Baseball cards had been issued since the 1860s but starting in 1909, things sort of went haywire. While there were a number of sets issued in the early 1900s, 1909 is the year when the card collecting craze of the 20th century really took off. Numerous sets were printed that year and those issues still remain popular today. 1909 kicked off a new era in collecting and helped to jump start the hobby into what it is today. Let’s take a look back at some of the sets that were offered in this critical time in collecting history.
The first part of this series will look at tobacco cards. Part II will cover caramel/early candy cards and Part III will review other types of cards.
Without a doubt, T206 was the most popular set from that year. Numerous news articles discuss the cards that were packed with cigarettes that sent kids into a collecting frenzy and T206 cards are believed to be the ones that most referred to.
The first T206 cards were issued in 1909 with new cards and series’ being added, keeping this massive set growing into 1911.
Issued by the American Tobacco Company, these cards were mostly distributed inside packages of cigarettes. One exception to that were some cards that were issued with Polar Bear scrap tobacco.
One of the allures to the T206 set is that the cards can be found with a variety of back advertisements for different tobacco brands of the American Tobacco Company. These backs, some of which can be quite rare, are large drivers of a particular card’s value. A card with a common back can be worth as little as $20-$30 in low-grade condition but can be worth more than $1,000 if it is a card with a rare back advertisement.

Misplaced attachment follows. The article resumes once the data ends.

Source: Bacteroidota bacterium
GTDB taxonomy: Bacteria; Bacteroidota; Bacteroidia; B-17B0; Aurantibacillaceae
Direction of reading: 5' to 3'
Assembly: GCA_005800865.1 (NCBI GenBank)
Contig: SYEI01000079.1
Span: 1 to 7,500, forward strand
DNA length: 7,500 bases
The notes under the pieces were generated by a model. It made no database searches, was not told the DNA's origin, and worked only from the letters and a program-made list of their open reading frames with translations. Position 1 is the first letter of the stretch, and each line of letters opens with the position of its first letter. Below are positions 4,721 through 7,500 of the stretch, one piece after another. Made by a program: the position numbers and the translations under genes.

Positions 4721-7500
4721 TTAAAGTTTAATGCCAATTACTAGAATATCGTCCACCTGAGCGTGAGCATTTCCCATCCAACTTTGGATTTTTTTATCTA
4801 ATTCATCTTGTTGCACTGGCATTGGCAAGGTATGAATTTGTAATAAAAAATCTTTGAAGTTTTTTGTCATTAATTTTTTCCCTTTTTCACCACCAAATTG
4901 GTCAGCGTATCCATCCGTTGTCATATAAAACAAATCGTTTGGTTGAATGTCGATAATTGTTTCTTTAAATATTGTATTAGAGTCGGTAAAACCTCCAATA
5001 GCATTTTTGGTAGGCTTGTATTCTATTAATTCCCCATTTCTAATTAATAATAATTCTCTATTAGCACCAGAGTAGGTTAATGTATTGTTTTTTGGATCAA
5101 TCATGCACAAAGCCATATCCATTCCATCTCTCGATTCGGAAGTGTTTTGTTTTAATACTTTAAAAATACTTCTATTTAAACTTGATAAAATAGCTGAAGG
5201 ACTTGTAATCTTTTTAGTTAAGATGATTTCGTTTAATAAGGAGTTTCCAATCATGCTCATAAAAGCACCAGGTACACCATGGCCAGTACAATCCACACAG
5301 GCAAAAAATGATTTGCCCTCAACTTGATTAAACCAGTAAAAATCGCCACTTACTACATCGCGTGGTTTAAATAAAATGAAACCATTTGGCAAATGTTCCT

T206 cards are among the hottest in the hobby today and the set is much more than the iconic seven-figure Honus Wagner short print. Even low-grade examples of Ty Cobb’s cards command four-figure prices these days and the prices of even decent commons start around $30-$40.
The set is a Who’s Who of the era with some of the sport’s biggest names present, including Cobb, Wagner, Christy Mathewson, Walter Johnson, Cy Young, and dozens of other cards featuring Hall of Fame players.
1909-11 T51 Murad College Sports
The 1909-11 time period proved to be a popular one. Another well-known set issued during those same years was the T51 Murad College Sports set, which began production in 1909.
These tobacco cards were issued in six series and featured generic subjects playing a variety of sports representing colleges and universities from around the country. While specific athletes aren’t depicted, the set is popular because it does include real colleges/universities and also includes all four major American sports, baseball, basketball, football, and hockey, in addition to other key sports like tennis and golf.
This set is a pretty affordable one with commons for the lesser known sports starting around $5-$10. Cards featuring the major sports are typically more expensive. The most popular card in the set is the basketball card for Williams College. That card appears in the first series and is often viewed as the first true basketball trading card.